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 Post subject: Conferences, etcetera
PostPosted: Mon Apr 24, 2000 11:50 pm 
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in response to a request, this thread will be here to share info on conferences (and similar events) of particular interest to teachers, dancers, researchers into training issues etcetera.<P>i'll kick it off with the following:-<P>Dancing in the Millennium<BR>Washington, D.C.<BR>July 19 to 23, 2000<P>visit their site at: <A HREF="http://www.artsnet.org/dance2000/" TARGET=_blank>http://www.artsnet.org/dance2000/</A> <P>the program is up, at <A HREF="http://www.artsnet.org/dance2000/prog5.htm" TARGET=_blank>http://www.artsnet.org/dance2000/prog5.htm</A> <P>it's lengthy, wide-ranging...very impressive. would be of particular value to teachers, scholars, critics... <P>the pre-conference workshop is on How to be an effective dance advocate. it's described at <A HREF="http://www.artsnet.org/dance2000/advocacy.htm" TARGET=_blank>http://www.artsnet.org/dance2000/advocacy.htm</A> <P>ALSO: <P>World Dance 2000 "Celebrating the Millennium: Choreography Today Conference and Festival"<BR>in 3 Asia-Pacific countries(!):<BR>Seoul, Korea - July 22 to August 5, 2000<BR>Shanghai, China - July 22 to 26<BR>Tokyo, Japan - August 1 to 5<P>no website. <BR>queries by email to mayumi-n@mxb.mesh.ne.jp<BR><p>[This message has been edited by grace (edited April 25, 2000).]

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 Post subject: Re: Conferences, etcetera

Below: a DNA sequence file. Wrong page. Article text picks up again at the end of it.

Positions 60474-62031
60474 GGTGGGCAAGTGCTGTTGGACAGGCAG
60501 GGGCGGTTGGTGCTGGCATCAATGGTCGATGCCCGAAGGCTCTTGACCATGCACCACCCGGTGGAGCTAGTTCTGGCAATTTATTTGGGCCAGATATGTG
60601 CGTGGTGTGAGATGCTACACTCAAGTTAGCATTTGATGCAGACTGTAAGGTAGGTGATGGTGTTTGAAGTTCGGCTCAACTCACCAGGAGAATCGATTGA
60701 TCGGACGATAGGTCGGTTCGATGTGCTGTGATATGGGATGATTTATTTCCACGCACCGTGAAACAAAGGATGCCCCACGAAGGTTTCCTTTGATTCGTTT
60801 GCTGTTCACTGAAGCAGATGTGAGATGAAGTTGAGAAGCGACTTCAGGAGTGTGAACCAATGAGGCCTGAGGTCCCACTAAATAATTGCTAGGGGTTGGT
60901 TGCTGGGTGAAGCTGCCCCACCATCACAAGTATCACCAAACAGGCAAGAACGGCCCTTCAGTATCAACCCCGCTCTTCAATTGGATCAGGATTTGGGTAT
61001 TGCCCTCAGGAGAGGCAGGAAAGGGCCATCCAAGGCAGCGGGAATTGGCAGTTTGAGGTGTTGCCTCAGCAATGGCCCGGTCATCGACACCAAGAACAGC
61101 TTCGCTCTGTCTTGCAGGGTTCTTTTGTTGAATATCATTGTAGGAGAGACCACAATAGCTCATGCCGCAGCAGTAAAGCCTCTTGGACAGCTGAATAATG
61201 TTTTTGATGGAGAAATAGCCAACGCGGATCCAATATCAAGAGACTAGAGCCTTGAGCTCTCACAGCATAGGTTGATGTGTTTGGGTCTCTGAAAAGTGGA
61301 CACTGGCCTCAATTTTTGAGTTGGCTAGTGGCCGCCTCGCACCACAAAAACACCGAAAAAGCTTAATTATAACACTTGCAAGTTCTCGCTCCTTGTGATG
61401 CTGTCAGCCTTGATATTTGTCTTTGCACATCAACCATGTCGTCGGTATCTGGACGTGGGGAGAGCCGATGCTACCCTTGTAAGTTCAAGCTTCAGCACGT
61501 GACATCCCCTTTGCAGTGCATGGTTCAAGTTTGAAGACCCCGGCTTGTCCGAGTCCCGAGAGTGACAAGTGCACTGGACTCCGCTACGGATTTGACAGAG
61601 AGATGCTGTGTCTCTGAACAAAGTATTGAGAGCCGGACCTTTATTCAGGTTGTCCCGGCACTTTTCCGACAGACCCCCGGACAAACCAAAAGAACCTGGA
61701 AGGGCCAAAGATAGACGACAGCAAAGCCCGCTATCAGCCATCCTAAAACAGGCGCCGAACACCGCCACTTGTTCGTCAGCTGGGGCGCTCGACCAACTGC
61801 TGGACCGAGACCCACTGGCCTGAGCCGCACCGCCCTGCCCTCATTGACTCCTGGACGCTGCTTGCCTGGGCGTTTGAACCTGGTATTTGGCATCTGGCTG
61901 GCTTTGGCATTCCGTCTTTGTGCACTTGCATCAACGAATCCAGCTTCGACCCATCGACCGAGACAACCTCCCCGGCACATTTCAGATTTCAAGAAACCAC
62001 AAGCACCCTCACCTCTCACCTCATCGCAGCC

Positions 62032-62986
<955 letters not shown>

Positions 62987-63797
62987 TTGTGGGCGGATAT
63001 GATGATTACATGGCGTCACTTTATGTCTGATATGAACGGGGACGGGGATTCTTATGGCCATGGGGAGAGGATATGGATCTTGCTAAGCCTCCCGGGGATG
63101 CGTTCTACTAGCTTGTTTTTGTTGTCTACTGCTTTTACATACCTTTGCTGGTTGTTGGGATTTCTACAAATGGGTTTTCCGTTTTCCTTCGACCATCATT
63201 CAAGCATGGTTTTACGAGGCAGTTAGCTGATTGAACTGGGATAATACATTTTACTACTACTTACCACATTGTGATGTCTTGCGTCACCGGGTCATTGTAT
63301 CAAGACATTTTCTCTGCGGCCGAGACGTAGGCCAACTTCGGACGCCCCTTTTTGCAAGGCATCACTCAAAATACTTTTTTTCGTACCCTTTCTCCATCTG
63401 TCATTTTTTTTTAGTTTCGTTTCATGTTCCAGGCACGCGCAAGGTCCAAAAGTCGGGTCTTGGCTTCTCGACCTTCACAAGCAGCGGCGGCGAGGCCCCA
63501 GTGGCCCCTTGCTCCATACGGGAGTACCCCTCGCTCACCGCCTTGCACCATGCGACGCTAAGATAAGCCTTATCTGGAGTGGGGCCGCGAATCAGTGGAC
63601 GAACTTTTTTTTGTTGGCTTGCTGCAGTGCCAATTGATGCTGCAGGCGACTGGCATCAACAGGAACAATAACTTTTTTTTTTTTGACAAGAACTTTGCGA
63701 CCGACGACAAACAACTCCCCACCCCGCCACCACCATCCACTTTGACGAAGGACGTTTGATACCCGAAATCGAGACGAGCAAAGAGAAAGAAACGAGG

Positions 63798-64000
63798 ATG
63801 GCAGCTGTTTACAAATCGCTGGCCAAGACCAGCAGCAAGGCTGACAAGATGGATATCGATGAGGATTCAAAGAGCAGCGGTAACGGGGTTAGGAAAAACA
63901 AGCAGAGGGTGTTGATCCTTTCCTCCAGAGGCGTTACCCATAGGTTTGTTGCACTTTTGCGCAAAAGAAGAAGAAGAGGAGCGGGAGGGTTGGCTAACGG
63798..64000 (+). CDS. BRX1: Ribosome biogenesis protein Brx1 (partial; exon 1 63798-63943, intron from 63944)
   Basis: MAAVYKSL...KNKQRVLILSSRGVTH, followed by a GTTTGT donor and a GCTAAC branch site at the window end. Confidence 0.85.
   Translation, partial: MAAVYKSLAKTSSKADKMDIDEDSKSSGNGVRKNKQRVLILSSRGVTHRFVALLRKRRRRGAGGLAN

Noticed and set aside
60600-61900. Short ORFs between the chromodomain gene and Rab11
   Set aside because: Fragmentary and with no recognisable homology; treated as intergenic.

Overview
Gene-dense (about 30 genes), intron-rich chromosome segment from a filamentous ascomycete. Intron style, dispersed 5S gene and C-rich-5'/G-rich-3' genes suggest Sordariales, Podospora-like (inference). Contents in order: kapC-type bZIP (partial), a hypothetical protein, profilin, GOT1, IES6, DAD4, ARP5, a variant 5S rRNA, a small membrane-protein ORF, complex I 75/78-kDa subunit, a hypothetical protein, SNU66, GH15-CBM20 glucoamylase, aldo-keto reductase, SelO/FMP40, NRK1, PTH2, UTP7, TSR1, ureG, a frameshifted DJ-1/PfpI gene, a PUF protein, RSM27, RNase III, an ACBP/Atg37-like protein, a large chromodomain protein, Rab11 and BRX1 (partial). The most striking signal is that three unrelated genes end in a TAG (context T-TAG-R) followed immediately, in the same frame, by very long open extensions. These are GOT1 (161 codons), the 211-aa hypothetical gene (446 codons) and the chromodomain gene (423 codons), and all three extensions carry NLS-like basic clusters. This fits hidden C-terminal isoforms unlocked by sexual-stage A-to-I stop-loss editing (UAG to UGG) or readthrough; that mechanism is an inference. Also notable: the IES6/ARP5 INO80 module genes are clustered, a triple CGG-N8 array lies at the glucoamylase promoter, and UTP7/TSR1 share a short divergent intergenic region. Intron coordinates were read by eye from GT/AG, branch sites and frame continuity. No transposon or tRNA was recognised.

PostPosted: Tue Apr 25, 2000 6:19 am 
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here's another one (no website, though):<P>DANCE MEDICINE CONFERENCE: JUNE 3, 2000 <P>at: Hospital for Joint Diseases<BR> Orthopaedic Institute<BR> Bernard Aronson Plaza<BR> 301 East 17th Street<BR> New York, NY 10003<P>For more information:<P>Call 212-598-6022 OR<BR>E-mail HarknessCenter@hotmail.com

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 Post subject: Re: Conferences, etcetera
PostPosted: Fri Apr 28, 2000 3:08 am 
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International Association for Dance Medicine and Science (IADMS)<P>Advance Notice of Conference<BR>October 27 to 29, 2000 at Miami, Florida<BR>-preceded by A Day for Teachers, October 26<P>see their website for further information as it becomes available: <A HREF="http://www.iadms.org/index.html" TARGET=_blank>http://www.iadms.org/index.html</A> <P>queries: iadms@aol.com

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 Post subject: Re: Conferences, etcetera
PostPosted: Wed May 24, 2000 3:43 pm 
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DANCE MEDICINE CONFERENCE IN NYC<P>DANCE HORIZONS (Princeton Book Company, Publishers) would like to let you know about an upcoming Dance Conference that we will<BR>be attending. <P>On Saturday, June 3rd we will be at the Dance Medicine Conference at the Hospital for Joint Diseases, The Orthopaedic Institute in New York City. <P>For more information feel free to <BR>call 212-598-6022 or <BR>e-mail HarknessCenter@hotmail.com<BR> <BR>We will be there selling books and videos. Hope to see you!

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 Post subject: Re: Conferences, etcetera